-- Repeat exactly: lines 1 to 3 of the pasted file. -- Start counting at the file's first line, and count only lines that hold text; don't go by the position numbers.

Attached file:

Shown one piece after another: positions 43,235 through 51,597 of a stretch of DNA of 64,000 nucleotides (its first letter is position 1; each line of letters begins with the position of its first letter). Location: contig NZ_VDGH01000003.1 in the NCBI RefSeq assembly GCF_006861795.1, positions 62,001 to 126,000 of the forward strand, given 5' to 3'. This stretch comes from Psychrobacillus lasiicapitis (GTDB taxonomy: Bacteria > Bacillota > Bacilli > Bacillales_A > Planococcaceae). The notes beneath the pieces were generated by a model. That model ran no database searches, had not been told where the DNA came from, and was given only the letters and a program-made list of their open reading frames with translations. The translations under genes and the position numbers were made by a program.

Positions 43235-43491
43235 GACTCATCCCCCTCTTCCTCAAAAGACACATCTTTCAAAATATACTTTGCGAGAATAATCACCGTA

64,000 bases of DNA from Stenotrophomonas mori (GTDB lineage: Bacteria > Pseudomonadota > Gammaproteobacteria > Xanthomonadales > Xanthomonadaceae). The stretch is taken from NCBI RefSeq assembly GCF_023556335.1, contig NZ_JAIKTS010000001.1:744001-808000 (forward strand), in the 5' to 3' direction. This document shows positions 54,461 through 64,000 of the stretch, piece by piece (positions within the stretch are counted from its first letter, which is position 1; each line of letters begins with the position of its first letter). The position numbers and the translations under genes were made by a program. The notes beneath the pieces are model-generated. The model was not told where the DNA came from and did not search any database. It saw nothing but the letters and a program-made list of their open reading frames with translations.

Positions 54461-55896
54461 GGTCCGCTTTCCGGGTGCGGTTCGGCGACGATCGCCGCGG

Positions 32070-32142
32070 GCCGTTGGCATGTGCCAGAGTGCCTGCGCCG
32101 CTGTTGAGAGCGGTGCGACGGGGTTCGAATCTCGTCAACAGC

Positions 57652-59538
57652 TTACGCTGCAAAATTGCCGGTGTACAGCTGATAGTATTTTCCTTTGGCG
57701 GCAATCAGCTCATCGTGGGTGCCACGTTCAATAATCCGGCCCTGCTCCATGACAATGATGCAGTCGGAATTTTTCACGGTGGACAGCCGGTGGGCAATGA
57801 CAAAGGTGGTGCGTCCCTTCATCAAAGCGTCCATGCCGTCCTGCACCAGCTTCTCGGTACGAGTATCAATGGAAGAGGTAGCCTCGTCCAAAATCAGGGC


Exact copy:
Shown one piece after another: positions 43,235 through 51,597 of a stretch of DNA of 64,000 nucleotides (its first letter is position 1; each line of letters begins with the position of its first letter). Location: contig NZ_VDGH01000003.1 in the NCBI RefSeq assembly GCF_006861795.1, positions 62,001 to 126,000 of the forward strand, given 5' to 3'. This stretch comes from Psychrobacillus lasiicapitis (GTDB taxonomy: Bacteria > Bacillota > Bacilli > Bacillales_A > Planococcaceae). The notes beneath the pieces were generated by a model. That model ran no database searches, had not been told where the DNA came from, and was given only the letters and a program-made list of their open reading frames with translations. The translations under genes and the position numbers were made by a program.

Positions 43235-43491
43235 GACTCATCCCCCTCTTCCTCAAAAGACACATCTTTCAAAATATACTTTGCGAGAATAATCACCGTA